Berkley, Jul 2002, 6.99, 4160 pp.
In 1813, the Regent of snobbery is Katherine Deveraux, daughter of a marriage between a duke and an heiress to a dukedom. Her superior airs turn ugly when she avenges a slight from a fellow student at Mrs. Treadwell's Academy for the Elevation of Young Ladies. Though her actions could have ended tragically, Katherine shows no remorse. The school's secret partner Countess Christiane d'Oliveri worries about her charge's indifference while Katherine's father and stepmother visit Russia.
As she heads home from London after rectifying Katherine's actions, Christiane notices Alain Montclair enter a gentleman's gambling hall. She asks for his help with bringing Katherine down a couple of pegs by getting her to fall in love with him before he deserts her. Kent sounds perfect for the part when an irate spouse decides to skewer Alain for cuckolding him.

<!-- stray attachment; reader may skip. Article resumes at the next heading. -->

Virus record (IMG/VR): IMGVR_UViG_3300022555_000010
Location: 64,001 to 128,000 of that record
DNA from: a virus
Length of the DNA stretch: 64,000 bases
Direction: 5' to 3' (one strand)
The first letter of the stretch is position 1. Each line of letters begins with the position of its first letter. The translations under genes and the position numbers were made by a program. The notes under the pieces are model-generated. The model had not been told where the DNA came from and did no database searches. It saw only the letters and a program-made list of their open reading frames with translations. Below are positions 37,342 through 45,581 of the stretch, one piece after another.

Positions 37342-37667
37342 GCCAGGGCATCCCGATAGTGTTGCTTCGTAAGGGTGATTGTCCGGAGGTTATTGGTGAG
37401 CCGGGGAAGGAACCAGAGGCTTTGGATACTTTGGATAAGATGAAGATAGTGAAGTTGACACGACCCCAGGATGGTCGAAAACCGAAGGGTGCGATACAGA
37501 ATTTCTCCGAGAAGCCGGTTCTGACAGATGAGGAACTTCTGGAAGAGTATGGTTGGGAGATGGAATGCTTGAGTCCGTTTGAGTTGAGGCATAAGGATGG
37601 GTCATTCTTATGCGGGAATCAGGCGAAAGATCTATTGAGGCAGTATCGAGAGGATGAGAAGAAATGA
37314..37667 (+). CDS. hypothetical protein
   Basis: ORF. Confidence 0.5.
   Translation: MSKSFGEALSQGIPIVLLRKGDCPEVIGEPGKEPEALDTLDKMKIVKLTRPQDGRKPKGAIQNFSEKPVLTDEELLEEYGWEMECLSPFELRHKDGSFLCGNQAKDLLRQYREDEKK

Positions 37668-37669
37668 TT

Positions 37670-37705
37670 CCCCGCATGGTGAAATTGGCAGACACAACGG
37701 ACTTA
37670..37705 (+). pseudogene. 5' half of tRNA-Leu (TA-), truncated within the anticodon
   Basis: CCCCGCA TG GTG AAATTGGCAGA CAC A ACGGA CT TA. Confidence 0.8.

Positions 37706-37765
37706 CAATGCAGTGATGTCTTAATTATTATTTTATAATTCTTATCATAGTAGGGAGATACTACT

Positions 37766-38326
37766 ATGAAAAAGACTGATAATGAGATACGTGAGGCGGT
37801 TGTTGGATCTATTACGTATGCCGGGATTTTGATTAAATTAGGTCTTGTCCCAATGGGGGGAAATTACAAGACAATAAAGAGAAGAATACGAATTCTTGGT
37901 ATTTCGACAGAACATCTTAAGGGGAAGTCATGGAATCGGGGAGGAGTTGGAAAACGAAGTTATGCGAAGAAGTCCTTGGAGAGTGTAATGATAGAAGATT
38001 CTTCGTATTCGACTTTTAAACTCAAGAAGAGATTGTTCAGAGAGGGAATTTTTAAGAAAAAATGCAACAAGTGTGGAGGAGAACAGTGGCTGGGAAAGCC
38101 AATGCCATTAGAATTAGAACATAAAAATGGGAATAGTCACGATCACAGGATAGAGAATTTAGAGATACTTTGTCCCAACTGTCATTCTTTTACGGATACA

Alain turns on his charm on Katherine, but she ignores him. Soon he realizes that the superiority complex hides a lonely woman seeking the love she lost when her father stopped mourning her mother with her. The French wastrel and the English parvenu fall in love, but can he can overcome her formidable mental defenses?
THE SUITOR is an amusing Regency romance that cleverly provides a subtle message on the strengths of women intertwined into the plot. The lead couple is a delight and the return of Treadwell and d'Oliveri (see HOW TO KISS A HERO)add a feel of homecoming to the humorous story line. If any Regency author has a right to act snobbish it is Sandy Hingston who always furnishes superior novels.
This report prepared by Harriet Klausner